Over the past year, foreign interest rates have risen more than Norwegian rates. Combined with the turbulence in financial markets, this has probably contributed to the depreciation of the krone. The krone is now considerably weaker than we envisaged in December.
A weaker krone means an increase in prices for imported goods and services in krone terms. This will contribute to sustaining inflation in Norway.
Figure 5. High employment
Activity in the Norwegian economy has been higher than expected. Employment is high and unemployment is low. At the same time, we have seen an increase in labour force participation, which is a welcome development.
Growth in the economy will likely be weaker ahead, but the slowdown appears to be less pronounced than projected in December. The enterprises in our regional network report slightly better prospects than before Christmas, but there are wide variations across industries.
In the secondary housing market, prices have risen somewhat in recent months, but the number of homes for sale is quite high. New home sales are very low. We expect a modest decline in house prices ahead as a result of higher interest rates.
Chart 6 Wage growth on the rise
Wage growth is rising and reached the highest level seen in over a decade last year, turning out higher than we had expected. This can be ascribed in large part to a tight labour market and improved profitability in some business sectors.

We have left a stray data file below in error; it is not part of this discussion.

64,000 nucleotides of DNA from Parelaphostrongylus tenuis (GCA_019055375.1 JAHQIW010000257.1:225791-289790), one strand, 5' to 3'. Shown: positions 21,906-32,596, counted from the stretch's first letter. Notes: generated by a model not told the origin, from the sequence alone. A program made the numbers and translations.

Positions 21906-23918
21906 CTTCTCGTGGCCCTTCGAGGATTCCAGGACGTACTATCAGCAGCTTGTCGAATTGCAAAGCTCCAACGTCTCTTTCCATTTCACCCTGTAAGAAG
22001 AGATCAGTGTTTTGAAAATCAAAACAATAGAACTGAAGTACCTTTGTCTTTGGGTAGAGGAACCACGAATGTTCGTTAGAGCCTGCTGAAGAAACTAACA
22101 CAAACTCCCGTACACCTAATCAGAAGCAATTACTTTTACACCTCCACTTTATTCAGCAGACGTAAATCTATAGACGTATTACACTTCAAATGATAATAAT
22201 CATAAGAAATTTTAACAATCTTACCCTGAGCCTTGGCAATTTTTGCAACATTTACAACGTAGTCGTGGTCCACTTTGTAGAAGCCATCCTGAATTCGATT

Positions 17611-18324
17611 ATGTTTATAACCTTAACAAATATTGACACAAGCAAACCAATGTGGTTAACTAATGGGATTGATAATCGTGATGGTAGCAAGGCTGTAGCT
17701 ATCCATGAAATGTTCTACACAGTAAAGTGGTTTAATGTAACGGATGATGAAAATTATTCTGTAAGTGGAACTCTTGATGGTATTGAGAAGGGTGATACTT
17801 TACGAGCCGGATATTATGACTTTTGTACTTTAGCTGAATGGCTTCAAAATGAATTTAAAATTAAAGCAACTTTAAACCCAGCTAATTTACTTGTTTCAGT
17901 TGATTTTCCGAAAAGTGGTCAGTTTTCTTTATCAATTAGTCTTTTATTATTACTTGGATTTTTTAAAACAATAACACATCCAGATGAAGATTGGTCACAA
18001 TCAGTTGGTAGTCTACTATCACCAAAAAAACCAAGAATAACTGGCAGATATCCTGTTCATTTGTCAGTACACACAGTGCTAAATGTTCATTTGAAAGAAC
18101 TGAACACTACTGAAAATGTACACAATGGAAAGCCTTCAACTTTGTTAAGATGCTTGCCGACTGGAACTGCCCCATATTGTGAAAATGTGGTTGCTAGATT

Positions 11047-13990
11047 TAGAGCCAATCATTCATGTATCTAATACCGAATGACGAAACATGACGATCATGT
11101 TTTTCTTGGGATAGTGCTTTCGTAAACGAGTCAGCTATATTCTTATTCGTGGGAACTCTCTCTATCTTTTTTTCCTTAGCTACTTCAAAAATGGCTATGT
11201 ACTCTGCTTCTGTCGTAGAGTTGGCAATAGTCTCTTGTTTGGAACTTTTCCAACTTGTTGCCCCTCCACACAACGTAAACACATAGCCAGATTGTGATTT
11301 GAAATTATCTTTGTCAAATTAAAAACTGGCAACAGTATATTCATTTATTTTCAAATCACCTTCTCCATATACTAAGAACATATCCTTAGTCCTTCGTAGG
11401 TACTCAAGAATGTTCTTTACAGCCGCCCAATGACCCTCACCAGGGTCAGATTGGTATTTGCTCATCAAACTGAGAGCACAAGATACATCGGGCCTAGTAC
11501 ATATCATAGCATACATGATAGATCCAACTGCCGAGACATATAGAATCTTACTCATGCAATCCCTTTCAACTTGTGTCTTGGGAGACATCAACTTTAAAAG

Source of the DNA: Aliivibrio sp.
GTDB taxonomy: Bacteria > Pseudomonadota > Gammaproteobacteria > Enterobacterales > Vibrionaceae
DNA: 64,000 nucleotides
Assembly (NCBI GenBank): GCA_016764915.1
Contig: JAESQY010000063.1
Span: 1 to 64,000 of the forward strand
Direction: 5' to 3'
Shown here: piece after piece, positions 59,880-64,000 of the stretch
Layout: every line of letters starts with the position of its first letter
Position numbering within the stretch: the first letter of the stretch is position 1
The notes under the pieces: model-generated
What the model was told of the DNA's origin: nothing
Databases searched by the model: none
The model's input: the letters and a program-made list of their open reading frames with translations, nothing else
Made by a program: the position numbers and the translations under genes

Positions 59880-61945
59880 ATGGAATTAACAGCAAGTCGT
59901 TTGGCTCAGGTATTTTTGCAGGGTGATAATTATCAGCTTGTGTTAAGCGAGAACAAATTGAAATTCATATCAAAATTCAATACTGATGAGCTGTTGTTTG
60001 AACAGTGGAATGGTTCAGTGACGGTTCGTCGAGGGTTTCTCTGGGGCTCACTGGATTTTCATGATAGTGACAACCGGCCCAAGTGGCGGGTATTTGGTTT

The social partners expect wage growth to rise further this year, and expectations have increased in recent months. Wage growth is projected to be around 5 percent this year, which is higher than we projected in December. While wage growth did not keep pace with price growth last year, we expect wage inflation to be slightly higher than price inflation this year.
Higher wage growth means higher business costs, which will likely also contribute to sustaining inflation.
Figure 7. Further rate rise most likely in May
It is our responsibility to ensure that inflation falls to 2 percent. At the same time, we will avoid raising the policy rate beyond that needed to curb inflation.
There is considerable uncertainty about future economic developments, but we will most likely raise the policy rate again in May, followed by a further rise to around 3.5 percent in summer. This could mean an increase in the residential mortgage rate to between 4½ and 5 percent.
Chart 8 Prospects for lower inflation and somewhat higher unemployment
In our current projections, inflation falls back towards 2 percent over the next years.
And if developments turn out as we expect, inflation will return to target with little rise in unemployment. We project some rise in unemployment, but from a very low level, and a slightly smaller rise than we anticipated in December.
Wage growth is expected to slow from next year, but lower inflation will probably result in firm growth in purchasing power in the years ahead.
Let me emphasise that the forecasts are precisely that – forecasts – and not a promise. If the krone proves weaker than projected, or pressures in the economy persist, a higher policy rate than currently projected may be needed to bring inflation down to target. If inflation falls faster or unemployment rises more than projected, the policy rate may be lower than projected.